5 Jul 2023

Chris Luxon rejects Chief Science Advisor's report on gang harm reduction

10:27 am on 5 July 2023
National Party leader Christopher Luxon

Christopher Luxon says gangs peddle in misery and suffering, and want all the rights of being a New Zealander without being prepared to accept the responsibilities. Photo: RNZ / Angus Dreaver

National Party leader Christopher Luxon is disputing a report which says the country cannot arrest its way out of the gang problem.

The Prime Minister's Chief Science Advisor's report into gangs warns targeted enforcement runs the risk of strengthening gang cohesion and reinforcing anti-social attitudes.

The report - based on studies from New Zealand and overseas - concludes there is no quick way to reduce gang harm, which would require tackling underlying issues like intergenerational trauma, inequity, housing and family violence.

National Party leader Christopher Luxon told Morning Report he totally disagreed with the report's statement that a 'zero tolerance' style of policing could risk fuelling gang membership by increasing gang dislocation and isolation.

Hitting back at the suggestion the report showed National's gang-targeting policies were likely to make the problem worse, he said gangs peddled in misery and suffering, and wanted all the rights of being a New Zealander but were not prepared to accept the responsibilities.

"I make no apologies for being tough on gangs, we're going to ban those gang patches. We're going to give the police dispersal powers for criminal activity break-up powers, warrant and search powers. We will make it an aggravating factor."

It was essential to rehabilitate gang members while they were in prison and National would work on the causes of crime as was evident in the party's social investment strategy, he said.

"But that's not an excuse for saying you don't be tough on crime and tough on gangs, you need to ... have both stick and carrot, it can't just all be carrot."

Put to him that gangs were a politicised issue - with National making accusations Labour was soft on crime - he said it was not.

"It's not a politicised issue, We're being really clear about the causes of crime," he said. "They are soft on crime. Crime is going up ... this government's operating in a very different way, it's sent a message from the very top that they're soft on crime."

He used the example of the $2.7 million given to the Mongrel Mob for rehabilitation services.

"That's insane, that's insane, they're the people that create the drug dependency in the first place, there's much better rehabilitation providers than the Mongrel Mob."

Luxon was also questioned over how he could dismiss the report, given his party was quite happy to quote from the Chief Science Advisor when it backed his genetic modification policy.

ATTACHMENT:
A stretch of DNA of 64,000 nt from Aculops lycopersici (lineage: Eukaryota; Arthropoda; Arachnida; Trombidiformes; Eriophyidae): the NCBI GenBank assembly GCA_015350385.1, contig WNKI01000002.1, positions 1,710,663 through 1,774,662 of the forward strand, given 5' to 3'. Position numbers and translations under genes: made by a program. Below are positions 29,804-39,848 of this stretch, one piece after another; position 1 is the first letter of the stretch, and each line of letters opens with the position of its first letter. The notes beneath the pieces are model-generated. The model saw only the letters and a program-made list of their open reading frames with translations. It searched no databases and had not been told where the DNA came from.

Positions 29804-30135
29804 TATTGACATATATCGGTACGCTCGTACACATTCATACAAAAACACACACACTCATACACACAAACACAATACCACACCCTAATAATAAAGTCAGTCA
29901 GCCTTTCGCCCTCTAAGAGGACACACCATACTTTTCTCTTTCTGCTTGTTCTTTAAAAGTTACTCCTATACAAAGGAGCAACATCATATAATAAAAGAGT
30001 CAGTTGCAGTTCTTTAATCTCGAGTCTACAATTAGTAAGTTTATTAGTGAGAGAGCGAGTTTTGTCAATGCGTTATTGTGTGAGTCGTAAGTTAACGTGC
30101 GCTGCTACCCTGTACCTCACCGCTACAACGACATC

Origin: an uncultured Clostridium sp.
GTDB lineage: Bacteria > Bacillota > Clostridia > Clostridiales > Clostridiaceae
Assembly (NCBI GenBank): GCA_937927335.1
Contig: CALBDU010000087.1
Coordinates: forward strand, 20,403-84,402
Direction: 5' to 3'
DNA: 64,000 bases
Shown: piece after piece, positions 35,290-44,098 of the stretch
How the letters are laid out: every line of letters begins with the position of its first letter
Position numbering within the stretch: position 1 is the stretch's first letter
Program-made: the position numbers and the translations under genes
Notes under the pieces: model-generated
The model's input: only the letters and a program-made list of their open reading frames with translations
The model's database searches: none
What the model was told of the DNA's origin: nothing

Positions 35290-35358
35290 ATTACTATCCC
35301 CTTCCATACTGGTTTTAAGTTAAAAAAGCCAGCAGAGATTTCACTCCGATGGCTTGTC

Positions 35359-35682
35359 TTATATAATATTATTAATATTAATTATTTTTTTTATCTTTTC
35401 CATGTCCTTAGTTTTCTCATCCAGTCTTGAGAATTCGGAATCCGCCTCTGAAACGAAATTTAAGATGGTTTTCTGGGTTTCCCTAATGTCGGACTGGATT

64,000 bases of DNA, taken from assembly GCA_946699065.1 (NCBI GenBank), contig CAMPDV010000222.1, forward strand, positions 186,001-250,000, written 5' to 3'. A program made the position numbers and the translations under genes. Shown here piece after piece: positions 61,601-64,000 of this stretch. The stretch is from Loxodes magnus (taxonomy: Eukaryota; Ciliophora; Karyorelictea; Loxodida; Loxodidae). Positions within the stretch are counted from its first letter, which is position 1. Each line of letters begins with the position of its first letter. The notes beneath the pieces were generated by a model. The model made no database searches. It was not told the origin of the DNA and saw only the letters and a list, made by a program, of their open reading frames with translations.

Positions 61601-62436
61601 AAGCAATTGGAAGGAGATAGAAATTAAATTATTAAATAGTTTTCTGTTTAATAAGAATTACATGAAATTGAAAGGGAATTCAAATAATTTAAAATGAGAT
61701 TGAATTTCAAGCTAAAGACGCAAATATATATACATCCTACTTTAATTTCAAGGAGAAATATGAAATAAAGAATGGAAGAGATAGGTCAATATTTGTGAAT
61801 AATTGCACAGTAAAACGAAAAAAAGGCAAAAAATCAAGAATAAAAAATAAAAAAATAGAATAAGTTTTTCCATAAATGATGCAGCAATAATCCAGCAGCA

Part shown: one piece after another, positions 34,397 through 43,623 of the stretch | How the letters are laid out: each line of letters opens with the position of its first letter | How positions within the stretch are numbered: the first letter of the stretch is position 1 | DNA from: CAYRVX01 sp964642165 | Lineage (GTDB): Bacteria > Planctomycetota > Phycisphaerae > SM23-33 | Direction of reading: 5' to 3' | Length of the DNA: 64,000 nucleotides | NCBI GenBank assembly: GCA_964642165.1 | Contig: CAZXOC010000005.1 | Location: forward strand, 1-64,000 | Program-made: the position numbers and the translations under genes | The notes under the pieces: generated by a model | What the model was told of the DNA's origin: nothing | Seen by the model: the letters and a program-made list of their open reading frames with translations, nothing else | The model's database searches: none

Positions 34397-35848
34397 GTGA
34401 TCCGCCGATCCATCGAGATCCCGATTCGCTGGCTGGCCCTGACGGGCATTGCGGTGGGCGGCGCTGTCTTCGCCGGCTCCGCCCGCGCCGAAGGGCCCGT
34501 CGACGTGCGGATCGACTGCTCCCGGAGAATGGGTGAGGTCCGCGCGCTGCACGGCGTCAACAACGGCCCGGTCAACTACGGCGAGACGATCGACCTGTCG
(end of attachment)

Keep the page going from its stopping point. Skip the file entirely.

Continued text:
He said he had looked at other evidence - from Western Australia where (former Premier) Mark McGowan had "done an exceptionally good job of cracking down on gangs", as well as evidence from Queensland.

Juvenile youth facilities necessary but need better management - Luxon

Luxon said juvenile youth facilities were necessary because there were vulnerable but also very troubled young people who were a risk to society.

Oranga Tamariki said that a video that had been circulating online of two teenage boys attacking one another at the youth justice facility Korowai Manaaki in Auckland on 16 June was filmed by a staff member.

Luxon said the questions were who was accountable, who was running the facility, and who was setting the culture for staff.

"What you've got here is a management problem, a leadership problem ... you know, the problem in these major facilities where staff members stand around watching an MMA [Mixed Martial arts] type fight and it's sickening."

The facilities needed much better management, leadership, mentoring and support to work with the young people, he said.

"Yes they're being punished in some degree and they're keeping the rest of the public safe by putting them in these facilities but ... they need to be able to deal with their issues, whether it's addiction, whether it's numeracy, whether it's literacy, you know a whole bunch of trauma, a whole bunch of issues."

The experience could be a positive one for the young people, but the right staffing, leadership and culture in the facilities would be needed for that to happen, he said.

"It starts with the minister, the minister is only fronting after these issues come into the media domain, beyond that he's not fixing things."

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  • Oranga Tamariki controversy: 'Totally unacceptable' staff member filmed fight
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